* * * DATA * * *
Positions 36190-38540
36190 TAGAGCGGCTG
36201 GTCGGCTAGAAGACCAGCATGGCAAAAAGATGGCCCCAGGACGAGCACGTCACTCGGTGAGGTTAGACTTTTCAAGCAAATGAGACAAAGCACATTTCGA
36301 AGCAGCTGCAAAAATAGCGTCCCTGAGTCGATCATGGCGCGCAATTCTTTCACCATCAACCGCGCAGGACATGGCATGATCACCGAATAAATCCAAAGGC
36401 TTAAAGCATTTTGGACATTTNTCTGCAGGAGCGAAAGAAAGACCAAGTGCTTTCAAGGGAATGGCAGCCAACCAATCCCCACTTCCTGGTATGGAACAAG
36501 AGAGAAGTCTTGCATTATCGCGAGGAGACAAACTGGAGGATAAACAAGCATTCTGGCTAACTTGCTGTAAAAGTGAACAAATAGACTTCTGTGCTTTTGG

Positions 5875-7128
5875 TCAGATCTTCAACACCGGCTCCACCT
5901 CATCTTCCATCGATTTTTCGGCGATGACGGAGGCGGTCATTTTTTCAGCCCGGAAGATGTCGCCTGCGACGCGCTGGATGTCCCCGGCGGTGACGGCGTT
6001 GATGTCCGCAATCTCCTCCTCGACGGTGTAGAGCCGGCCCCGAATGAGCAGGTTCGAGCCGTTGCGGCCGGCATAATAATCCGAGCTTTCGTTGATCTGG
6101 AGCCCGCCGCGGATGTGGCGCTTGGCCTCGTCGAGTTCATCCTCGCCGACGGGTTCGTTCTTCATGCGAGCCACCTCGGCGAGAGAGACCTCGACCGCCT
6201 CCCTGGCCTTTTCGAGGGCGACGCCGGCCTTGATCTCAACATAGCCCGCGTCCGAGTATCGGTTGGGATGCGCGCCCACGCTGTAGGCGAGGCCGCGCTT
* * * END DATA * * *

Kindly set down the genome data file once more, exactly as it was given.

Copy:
Positions 36190-38540
36190 TAGAGCGGCTG
36201 GTCGGCTAGAAGACCAGCATGGCAAAAAGATGGCCCCAGGACGAGCACGTCACTCGGTGAGGTTAGACTTTTCAAGCAAATGAGACAAAGCACATTTCGA
36301 AGCAGCTGCAAAAATAGCGTCCCTGAGTCGATCATGGCGCGCAATTCTTTCACCATCAACCGCGCAGGACATGGCATGATCACCGAATAAATCCAAAGGC
36401 TTAAAGCATTTTGGACATTTNTCTGCAGGAGCGAAAGAAAGACCAAGTGCTTTCAAGGGAATGGCAGCCAACCAATCCCCACTTCCTGGTATGGAACAAG
36501 AGAGAAGTCTTGCATTATCGCGAGGAGACAAACTGGAGGATAAACAAGCATTCTGGCTAACTTGCTGTAAAAGTGAACAAATAGACTTCTGTGCTTTTGG

Positions 5875-7128
5875 TCAGATCTTCAACACCGGCTCCACCT
5901 CATCTTCCATCGATTTTTCGGCGATGACGGAGGCGGTCATTTTTTCAGCCCGGAAGATGTCGCCTGCGACGCGCTGGATGTCCCCGGCGGTGACGGCGTT
6001 GATGTCCGCAATCTCCTCCTCGACGGTGTAGAGCCGGCCCCGAATGAGCAGGTTCGAGCCGTTGCGGCCGGCATAATAATCCGAGCTTTCGTTGATCTGG
6101 AGCCCGCCGCGGATGTGGCGCTTGGCCTCGTCGAGTTCATCCTCGCCGACGGGTTCGTTCTTCATGCGAGCCACCTCGGCGAGAGAGACCTCGACCGCCT
6201 CCCTGGCCTTTTCGAGGGCGACGCCGGCCTTGATCTCAACATAGCCCGCGTCCGAGTATCGGTTGGGATGCGCGCCCACGCTGTAGGCGAGGCCGCGCTT